Belpech, a village to discover
From yesteryears to nowadays, what a history…
Nowadays, the church is made of three parts : the roman-style bell-gable, the courtyard in which you are, and the monumental XIVth century gothic building.
The early church : Saint-Michael
Built in bricks like the bell-gable, the 1162 church was no larger than the latter. Considered too small, it was expanded one and a half century later, starting in 1312. The new church was laid out as an extension to the original building, of which only the remarkable roman portal and bell-gable remain.
Violet-le-Duc noted the architectural quality of the roman portal during his visit in 1855. Designated a “classical Romanesque building”, the portal was restored in 1900 and Grade II-listed in 1906.
Note the absence of tympanum, the multiple archivolts and the columns lodged in the corbelling. When one observes the details of the frieze, the following elements can be seen from left to right: Saint Peter, the surrendering of the keys to the Apostle, and the figure of Saint Saturnin. On the capitals, a Romanesque bestiary typical of the period, as well as knights. The cornice is supported by 16 bracket-corbels sculpted to resemble human heads.
At the beginning of the XIVth century, considerable extension and building work started on the church: the “pech” underneath the castle was excavated. Nestled in the hollow was the new church, with its ten side-chapels. Around the end of the XVth century, or early in the XVIth, an eleventh chapel was built to the left of the choir: the Holy Sepulchre chapel with its odd pentagonal lay-out and Entombment scene.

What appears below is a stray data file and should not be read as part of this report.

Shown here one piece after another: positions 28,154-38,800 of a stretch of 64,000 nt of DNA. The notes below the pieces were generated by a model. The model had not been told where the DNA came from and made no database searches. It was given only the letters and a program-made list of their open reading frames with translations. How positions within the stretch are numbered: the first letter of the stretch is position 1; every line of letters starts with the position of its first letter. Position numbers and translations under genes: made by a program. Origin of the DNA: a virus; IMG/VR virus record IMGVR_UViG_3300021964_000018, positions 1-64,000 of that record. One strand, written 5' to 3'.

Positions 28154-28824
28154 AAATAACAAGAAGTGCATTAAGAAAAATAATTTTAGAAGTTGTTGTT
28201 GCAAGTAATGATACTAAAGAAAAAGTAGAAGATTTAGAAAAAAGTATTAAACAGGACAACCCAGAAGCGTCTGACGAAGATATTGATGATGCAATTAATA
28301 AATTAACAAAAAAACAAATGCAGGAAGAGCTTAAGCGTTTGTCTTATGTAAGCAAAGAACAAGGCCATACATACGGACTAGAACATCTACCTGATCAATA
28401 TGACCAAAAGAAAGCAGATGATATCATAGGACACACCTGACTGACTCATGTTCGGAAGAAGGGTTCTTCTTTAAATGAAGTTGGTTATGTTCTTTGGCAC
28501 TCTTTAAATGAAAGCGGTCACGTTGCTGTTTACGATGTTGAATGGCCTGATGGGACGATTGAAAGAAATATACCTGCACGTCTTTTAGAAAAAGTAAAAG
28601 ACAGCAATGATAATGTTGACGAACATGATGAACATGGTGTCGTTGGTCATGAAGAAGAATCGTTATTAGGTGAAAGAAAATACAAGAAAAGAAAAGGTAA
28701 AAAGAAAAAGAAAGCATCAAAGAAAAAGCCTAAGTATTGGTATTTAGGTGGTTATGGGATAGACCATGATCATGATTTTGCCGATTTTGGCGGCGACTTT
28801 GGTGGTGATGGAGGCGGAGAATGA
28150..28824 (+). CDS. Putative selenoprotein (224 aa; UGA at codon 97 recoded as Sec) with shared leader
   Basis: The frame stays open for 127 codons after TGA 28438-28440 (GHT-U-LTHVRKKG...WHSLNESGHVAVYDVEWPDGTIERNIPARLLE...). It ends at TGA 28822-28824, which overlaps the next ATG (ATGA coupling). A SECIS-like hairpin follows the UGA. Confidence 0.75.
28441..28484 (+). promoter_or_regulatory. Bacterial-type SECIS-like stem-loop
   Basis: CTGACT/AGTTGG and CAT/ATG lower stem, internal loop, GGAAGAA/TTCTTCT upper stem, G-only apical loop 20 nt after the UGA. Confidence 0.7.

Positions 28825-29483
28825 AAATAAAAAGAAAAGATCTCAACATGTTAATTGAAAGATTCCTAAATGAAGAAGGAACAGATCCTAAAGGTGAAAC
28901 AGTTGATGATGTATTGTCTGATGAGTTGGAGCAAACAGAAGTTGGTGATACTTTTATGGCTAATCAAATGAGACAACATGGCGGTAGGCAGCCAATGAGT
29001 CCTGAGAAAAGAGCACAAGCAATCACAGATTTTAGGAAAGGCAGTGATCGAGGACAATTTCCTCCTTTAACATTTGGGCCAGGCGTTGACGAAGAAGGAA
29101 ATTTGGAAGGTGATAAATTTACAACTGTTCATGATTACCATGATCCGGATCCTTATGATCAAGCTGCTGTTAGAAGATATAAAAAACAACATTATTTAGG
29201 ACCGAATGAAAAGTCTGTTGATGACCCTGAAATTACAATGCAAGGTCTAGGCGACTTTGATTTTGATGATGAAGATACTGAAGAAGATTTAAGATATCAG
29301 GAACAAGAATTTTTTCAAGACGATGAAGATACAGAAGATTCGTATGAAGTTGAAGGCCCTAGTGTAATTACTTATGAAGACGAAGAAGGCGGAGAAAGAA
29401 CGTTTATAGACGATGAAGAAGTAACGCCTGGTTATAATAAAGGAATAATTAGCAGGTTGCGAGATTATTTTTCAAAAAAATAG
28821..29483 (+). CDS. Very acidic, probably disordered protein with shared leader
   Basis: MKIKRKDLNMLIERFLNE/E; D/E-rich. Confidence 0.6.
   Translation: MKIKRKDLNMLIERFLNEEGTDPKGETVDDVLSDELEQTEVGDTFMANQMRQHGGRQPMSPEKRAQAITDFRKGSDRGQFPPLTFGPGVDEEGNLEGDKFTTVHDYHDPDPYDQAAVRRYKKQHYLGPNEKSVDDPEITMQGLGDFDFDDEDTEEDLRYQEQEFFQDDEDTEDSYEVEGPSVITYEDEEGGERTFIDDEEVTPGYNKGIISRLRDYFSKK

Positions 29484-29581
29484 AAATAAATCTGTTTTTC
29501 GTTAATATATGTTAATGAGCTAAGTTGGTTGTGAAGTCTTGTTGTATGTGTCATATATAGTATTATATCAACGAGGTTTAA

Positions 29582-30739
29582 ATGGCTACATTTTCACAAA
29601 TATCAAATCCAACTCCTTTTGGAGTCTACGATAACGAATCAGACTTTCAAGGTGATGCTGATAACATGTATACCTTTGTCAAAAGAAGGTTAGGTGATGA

For a long time, the new church remained unfinished and without a vault. It was covered by a simple, temporary wooden frame. The frame collapsed in 1636 due to pour maintenance, taking the organ with it. It was only replaced in 1657. During the XIXth century, several works were carried out to consolidate the frame and the church was finally complete with vault and stained-glass windows.
The church is dedicated to saint Saturnin, first bishop of Toulouse, also known as saint Sernin. Several architectural and iconographic similarities can be noted between Belpech’s church and Toulouse’s Saint-Sernin Basilica.
Thanks to L. and T. Guillosson
Check it out…
The keystones : one of them bears the Belpech coat of arms (14).
The XVIIIth century cartouche depicting the martyrdom of saint Sernin : a remnant of the old altar, it was preserved above the sacristy’s door (4).
The imposing wooden pulpit dates from the XIXth century.
A number of elements are Grade II-listed. In particular :
The escutcheon bearing the town’s arms on the gothic church foundation stone, behind the altar (7).
The XVIth century wrought iron grille, similar to that of Saint-Sernin in Toulouse (8).
The church monument dedicated to Jean de Cojordan (XIVth century), from Belpech. First a chaplain for Benedict XII, the pope named him to the Avignon bishopric in 1336. Clément VI transferred him to Mirepoix in 1349, where he died in 1361. He was buried in the Saint-Magdalen chapel of the Belpech church, underneath an exedra bearing his coat of arms. The sarcophagus as well as the dais following the pillow, are made of white marble (2).
The late XVth century painted wooden panels, called “the Boulbonnians” (13).
The XVIIIth century wrought iron Eucharistic table (15).
The genealogy of Christ, a gothic period sandstone bas-relief (12).
The sculpted cross, from the Oratory Plaza, dating from the XIVth century (3)